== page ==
We're taking a look back at the 2012 season by analyzing the work done by all of the Cowboys position groups by themselves. The defensive line is up next.
The Players: Jay Ratliff and Kenyon Coleman were both pencilled in as starters before the season, but injuries seriously limited the amount they were able to contribute to the defense. Jason Hatcher, Sean Lissemore and Marcus Spears saw increased time and responsibility as a result. So did Josh Brent, although his season came to an ugly end when he decided to drive drunk and cause the accident that killed Jerry Brown.
2012 Performance: Hatcher was the standout of the group, even if the lasting image of his season is going to be that flag for roughing Robert Griffin III in the regular season finale. His four sacks and 51 tackles were both the most among the defensive linemen.
Ratliff only played six games and was less productive than in past seasons as a result of his injuries. Coleman was never anything more than competent, something you could also say of Spears. Lissemore's got an impressive motor, although his first three years don't offer much suggestion that he's a difference maker.
Brent only has himself to blame for bringing a halt to his best pro season and possibly putting up an insurmountable obstacle to better days in the future. Tyrone Crawford pushed himself into the lineup thanks to all the injuries and he likely guaranteed himself a longer look this summer as a result of handling himself well on the interior.
Room for Improvement: Hanging over any conversation about the defensive line is the switch from Rob Ryan to Monte Kiffin as defensive coordinator. Moving from the 3-4 to the 4-3 will cost some people jobs (don't expect to see Coleman re-signed this offseason) but it might also allow the Cowboys to get more out of the productive players they do have.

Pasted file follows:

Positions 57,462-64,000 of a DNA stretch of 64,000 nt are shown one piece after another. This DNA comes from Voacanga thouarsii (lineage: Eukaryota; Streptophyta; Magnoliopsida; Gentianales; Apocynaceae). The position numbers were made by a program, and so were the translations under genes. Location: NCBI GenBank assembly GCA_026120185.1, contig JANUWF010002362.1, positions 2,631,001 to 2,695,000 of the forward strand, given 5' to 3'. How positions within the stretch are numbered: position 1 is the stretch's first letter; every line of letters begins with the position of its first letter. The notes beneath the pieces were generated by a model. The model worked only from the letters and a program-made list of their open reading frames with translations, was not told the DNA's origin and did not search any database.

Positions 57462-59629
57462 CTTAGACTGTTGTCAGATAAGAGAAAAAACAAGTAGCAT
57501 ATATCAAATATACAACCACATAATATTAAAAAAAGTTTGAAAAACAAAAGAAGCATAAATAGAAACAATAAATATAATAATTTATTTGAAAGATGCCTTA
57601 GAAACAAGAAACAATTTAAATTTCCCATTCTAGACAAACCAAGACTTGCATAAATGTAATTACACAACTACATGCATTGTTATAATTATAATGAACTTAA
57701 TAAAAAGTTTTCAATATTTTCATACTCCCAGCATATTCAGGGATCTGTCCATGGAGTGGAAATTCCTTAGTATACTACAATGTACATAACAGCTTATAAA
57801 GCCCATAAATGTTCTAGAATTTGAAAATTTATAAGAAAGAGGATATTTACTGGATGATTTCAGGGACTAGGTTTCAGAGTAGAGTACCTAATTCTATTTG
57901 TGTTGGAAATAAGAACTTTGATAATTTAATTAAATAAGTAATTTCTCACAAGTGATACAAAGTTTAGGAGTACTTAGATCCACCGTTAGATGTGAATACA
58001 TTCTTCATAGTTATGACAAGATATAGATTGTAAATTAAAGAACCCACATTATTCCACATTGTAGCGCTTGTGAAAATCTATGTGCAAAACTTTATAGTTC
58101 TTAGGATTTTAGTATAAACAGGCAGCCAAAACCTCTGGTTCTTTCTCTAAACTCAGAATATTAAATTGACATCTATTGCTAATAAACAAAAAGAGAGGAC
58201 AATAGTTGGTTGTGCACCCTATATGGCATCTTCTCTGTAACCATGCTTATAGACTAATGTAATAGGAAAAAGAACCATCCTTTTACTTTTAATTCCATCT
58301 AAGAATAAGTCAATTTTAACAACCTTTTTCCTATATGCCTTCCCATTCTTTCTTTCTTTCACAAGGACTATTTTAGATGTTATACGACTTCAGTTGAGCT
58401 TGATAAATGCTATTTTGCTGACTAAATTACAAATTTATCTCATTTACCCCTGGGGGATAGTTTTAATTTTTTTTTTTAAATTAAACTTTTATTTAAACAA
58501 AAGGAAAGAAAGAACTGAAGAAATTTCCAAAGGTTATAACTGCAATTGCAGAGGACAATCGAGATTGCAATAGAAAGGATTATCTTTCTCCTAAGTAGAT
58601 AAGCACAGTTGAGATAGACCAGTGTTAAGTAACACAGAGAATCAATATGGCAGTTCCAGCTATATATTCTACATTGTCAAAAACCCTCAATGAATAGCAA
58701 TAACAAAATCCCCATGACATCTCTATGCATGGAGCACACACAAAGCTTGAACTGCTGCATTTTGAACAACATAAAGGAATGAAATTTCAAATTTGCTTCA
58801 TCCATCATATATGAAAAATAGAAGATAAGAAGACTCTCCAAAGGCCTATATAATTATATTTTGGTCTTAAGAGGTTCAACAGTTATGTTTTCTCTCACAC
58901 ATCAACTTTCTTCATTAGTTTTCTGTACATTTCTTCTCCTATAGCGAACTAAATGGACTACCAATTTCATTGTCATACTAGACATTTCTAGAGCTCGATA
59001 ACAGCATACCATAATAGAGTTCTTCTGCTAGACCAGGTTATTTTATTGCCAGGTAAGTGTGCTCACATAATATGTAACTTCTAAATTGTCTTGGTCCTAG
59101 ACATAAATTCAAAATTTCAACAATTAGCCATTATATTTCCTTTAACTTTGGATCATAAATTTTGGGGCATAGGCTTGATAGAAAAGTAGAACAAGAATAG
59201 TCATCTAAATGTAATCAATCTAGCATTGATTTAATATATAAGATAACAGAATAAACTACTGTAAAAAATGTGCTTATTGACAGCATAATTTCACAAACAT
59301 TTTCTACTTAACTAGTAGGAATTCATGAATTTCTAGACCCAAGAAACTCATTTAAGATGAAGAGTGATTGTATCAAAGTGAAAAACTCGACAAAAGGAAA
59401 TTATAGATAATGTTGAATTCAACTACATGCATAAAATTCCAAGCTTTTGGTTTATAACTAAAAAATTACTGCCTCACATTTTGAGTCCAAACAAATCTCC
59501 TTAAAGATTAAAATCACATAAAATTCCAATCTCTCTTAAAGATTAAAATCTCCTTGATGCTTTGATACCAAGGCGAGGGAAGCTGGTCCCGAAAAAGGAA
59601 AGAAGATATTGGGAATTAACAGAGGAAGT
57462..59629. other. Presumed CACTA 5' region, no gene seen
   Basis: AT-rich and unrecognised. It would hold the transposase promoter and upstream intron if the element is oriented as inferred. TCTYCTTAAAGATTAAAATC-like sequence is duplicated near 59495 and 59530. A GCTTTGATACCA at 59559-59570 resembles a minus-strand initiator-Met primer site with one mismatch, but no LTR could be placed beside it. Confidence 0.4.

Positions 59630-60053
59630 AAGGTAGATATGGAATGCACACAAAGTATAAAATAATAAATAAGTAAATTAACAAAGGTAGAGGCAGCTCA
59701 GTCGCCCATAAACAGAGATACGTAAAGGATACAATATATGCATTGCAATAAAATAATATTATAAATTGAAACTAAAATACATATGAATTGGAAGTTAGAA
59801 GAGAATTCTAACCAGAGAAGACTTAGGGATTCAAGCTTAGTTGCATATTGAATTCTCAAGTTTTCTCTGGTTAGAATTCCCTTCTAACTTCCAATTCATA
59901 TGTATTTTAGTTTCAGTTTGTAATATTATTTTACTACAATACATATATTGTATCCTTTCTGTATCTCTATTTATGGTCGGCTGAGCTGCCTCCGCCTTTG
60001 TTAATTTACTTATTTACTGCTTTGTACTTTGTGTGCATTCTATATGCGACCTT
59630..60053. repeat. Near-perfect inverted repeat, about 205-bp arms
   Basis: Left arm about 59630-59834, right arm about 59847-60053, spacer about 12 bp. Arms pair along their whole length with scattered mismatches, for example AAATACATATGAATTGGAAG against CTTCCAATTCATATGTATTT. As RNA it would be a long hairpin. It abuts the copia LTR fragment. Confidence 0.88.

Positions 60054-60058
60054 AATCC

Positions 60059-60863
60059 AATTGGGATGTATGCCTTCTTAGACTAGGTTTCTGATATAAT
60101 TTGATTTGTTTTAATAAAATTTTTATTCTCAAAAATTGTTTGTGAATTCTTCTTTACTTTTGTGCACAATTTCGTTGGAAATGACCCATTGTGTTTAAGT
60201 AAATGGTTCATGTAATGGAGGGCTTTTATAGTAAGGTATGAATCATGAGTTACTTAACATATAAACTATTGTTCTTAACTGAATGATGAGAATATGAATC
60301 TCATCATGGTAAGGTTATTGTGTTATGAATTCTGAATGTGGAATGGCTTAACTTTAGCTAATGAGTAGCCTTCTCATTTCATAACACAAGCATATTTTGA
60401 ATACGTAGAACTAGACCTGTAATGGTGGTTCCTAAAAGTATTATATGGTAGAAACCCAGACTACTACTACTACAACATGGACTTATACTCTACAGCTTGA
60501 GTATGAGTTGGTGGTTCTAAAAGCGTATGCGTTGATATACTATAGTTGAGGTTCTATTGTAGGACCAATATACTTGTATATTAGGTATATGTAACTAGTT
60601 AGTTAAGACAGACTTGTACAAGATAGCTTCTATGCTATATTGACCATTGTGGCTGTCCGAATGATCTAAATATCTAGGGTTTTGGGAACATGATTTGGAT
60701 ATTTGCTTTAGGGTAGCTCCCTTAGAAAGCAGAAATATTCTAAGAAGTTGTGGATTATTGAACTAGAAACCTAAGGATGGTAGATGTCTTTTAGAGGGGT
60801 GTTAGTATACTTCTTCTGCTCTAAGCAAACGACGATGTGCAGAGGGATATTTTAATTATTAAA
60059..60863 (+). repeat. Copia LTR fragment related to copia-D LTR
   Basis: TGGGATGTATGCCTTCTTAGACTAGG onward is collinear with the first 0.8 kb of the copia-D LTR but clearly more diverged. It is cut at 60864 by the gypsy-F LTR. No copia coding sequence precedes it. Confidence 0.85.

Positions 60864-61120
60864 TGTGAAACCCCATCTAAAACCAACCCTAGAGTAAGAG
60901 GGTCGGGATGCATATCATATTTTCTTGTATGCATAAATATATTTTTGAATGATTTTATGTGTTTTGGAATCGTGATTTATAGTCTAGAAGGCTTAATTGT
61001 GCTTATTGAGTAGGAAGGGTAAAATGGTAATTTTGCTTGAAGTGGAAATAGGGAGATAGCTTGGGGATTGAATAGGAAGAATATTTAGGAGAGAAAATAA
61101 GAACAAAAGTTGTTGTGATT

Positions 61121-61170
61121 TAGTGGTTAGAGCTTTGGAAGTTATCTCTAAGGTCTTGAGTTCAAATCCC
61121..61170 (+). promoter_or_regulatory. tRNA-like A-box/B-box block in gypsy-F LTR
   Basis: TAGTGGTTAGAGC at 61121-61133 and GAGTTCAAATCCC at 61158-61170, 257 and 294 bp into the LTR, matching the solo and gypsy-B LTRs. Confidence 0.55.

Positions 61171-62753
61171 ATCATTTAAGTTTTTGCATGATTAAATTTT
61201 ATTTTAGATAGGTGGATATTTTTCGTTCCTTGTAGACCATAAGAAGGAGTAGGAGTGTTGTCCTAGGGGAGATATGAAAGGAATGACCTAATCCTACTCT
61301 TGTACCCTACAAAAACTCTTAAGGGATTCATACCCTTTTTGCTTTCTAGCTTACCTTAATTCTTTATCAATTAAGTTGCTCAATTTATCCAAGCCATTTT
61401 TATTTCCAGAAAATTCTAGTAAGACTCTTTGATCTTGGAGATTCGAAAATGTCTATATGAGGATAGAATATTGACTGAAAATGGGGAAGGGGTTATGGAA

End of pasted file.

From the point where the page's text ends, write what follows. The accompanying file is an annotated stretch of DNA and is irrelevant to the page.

In general, though, it's hard to say much about where the Cowboys will improve because we don't know which players will be playing what roles at this point in time. They'll need to make more plays regardless as the 4-3 puts a bigger responsibility for that on the guys up front.
Chances of Improvement: Getting Ratliff off the nose could lead to massive improvement. There's been plenty of talk about moving him to defensive end in the past, but, at the very least, Ratliff will be playing a different technique at defensive tackle and won't have to deal with the same kinds of double teams that have been a steady diet in the past. If he's healthy, that could take care of almost all the improvement that they need.
And DeMarcus Ware will be a defensive end, which makes any group look better. So does having Rod Marinelli as a position coach.
Long-Term Outlook: Again, we're moving to a new defense and that's going to change the outlook on things. Crawford and Lissemore definitely looked like guys who could be part of a successful rotation going forward, although new coaches can take things in new directions. It will be easier to know what the future will hold once we know whether or not Kiffin's defense is going to be more than a temporary feature in Dallas.
Conclusion: It's not a particularly young group and it isn't a particularly talent-rich group, but the Cowboys have enough to work with here. Ware's move to one end helps and keeping Anthony Spencer would leave the Cowboys with good camp competiion as they try to hammer their useful players into the other spots up front.